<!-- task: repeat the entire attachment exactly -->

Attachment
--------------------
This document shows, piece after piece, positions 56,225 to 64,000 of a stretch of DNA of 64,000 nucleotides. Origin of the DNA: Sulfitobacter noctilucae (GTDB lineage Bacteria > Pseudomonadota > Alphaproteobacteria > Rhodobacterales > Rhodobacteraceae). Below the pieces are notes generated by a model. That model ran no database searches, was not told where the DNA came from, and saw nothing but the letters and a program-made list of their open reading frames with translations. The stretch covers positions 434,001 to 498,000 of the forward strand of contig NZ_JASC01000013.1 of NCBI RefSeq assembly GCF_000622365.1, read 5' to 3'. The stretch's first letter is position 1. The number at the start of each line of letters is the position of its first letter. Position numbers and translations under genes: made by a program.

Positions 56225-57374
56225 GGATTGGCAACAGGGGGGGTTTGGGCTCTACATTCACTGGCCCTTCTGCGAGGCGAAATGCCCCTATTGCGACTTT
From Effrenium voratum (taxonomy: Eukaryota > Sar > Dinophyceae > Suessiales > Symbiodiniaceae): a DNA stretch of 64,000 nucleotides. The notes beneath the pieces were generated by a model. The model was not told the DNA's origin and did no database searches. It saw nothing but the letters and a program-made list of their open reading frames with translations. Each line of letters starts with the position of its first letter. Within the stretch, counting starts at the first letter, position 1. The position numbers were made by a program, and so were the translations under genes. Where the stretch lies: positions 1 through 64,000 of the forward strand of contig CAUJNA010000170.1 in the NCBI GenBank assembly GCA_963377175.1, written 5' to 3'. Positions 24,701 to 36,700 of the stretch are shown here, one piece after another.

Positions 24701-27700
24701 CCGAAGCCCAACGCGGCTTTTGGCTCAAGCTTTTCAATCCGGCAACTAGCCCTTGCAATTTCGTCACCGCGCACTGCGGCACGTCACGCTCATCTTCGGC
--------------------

This document shows, piece after piece, positions 56,225 to 64,000 of a stretch of DNA of 64,000 nucleotides. Origin of the DNA: Sulfitobacter noctilucae (GTDB lineage Bacteria > Pseudomonadota > Alphaproteobacteria > Rhodobacterales > Rhodobacteraceae). Below the pieces are notes generated by a model. That model ran no database searches, was not told where the DNA came from, and saw nothing but the letters and a program-made list of their open reading frames with translations. The stretch covers positions 434,001 to 498,000 of the forward strand of contig NZ_JASC01000013.1 of NCBI RefSeq assembly GCF_000622365.1, read 5' to 3'. The stretch's first letter is position 1. The number at the start of each line of letters is the position of its first letter. Position numbers and translations under genes: made by a program.

Positions 56225-57374
56225 GGATTGGCAACAGGGGGGGTTTGGGCTCTACATTCACTGGCCCTTCTGCGAGGCGAAATGCCCCTATTGCGACTTT
From Effrenium voratum (taxonomy: Eukaryota > Sar > Dinophyceae > Suessiales > Symbiodiniaceae): a DNA stretch of 64,000 nucleotides. The notes beneath the pieces were generated by a model. The model was not told the DNA's origin and did no database searches. It saw nothing but the letters and a program-made list of their open reading frames with translations. Each line of letters starts with the position of its first letter. Within the stretch, counting starts at the first letter, position 1. The position numbers were made by a program, and so were the translations under genes. Where the stretch lies: positions 1 through 64,000 of the forward strand of contig CAUJNA010000170.1 in the NCBI GenBank assembly GCA_963377175.1, written 5' to 3'. Positions 24,701 to 36,700 of the stretch are shown here, one piece after another.

Positions 24701-27700
24701 CCGAAGCCCAACGCGGCTTTTGGCTCAAGCTTTTCAATCCGGCAACTAGCCCTTGCAATTTCGTCACCGCGCACTGCGGCACGTCACGCTCATCTTCGGC